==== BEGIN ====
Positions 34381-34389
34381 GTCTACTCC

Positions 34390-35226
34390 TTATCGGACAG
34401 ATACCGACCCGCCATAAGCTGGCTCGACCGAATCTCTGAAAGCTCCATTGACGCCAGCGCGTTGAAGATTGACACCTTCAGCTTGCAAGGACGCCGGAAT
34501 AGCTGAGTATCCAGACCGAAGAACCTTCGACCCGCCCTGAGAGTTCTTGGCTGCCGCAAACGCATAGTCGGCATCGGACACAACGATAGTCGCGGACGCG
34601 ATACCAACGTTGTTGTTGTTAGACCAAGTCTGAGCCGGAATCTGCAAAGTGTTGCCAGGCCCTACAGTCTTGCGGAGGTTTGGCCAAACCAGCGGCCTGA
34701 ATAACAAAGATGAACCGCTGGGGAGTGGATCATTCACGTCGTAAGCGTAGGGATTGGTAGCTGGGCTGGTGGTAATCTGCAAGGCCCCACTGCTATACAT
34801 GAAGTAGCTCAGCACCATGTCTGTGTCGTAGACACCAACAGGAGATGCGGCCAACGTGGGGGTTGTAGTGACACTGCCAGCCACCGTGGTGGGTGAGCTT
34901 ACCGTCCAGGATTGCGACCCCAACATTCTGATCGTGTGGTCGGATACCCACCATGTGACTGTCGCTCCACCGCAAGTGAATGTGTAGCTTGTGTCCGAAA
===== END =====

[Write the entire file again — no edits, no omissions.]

Positions 34381-34389
34381 GTCTACTCC

Positions 34390-35226
34390 TTATCGGACAG
34401 ATACCGACCCGCCATAAGCTGGCTCGACCGAATCTCTGAAAGCTCCATTGACGCCAGCGCGTTGAAGATTGACACCTTCAGCTTGCAAGGACGCCGGAAT
34501 AGCTGAGTATCCAGACCGAAGAACCTTCGACCCGCCCTGAGAGTTCTTGGCTGCCGCAAACGCATAGTCGGCATCGGACACAACGATAGTCGCGGACGCG
34601 ATACCAACGTTGTTGTTGTTAGACCAAGTCTGAGCCGGAATCTGCAAAGTGTTGCCAGGCCCTACAGTCTTGCGGAGGTTTGGCCAAACCAGCGGCCTGA
34701 ATAACAAAGATGAACCGCTGGGGAGTGGATCATTCACGTCGTAAGCGTAGGGATTGGTAGCTGGGCTGGTGGTAATCTGCAAGGCCCCACTGCTATACAT
34801 GAAGTAGCTCAGCACCATGTCTGTGTCGTAGACACCAACAGGAGATGCGGCCAACGTGGGGGTTGTAGTGACACTGCCAGCCACCGTGGTGGGTGAGCTT
34901 ACCGTCCAGGATTGCGACCCCAACATTCTGATCGTGTGGTCGGATACCCACCATGTGACTGTCGCTCCACCGCAAGTGAATGTGTAGCTTGTGTCCGAAA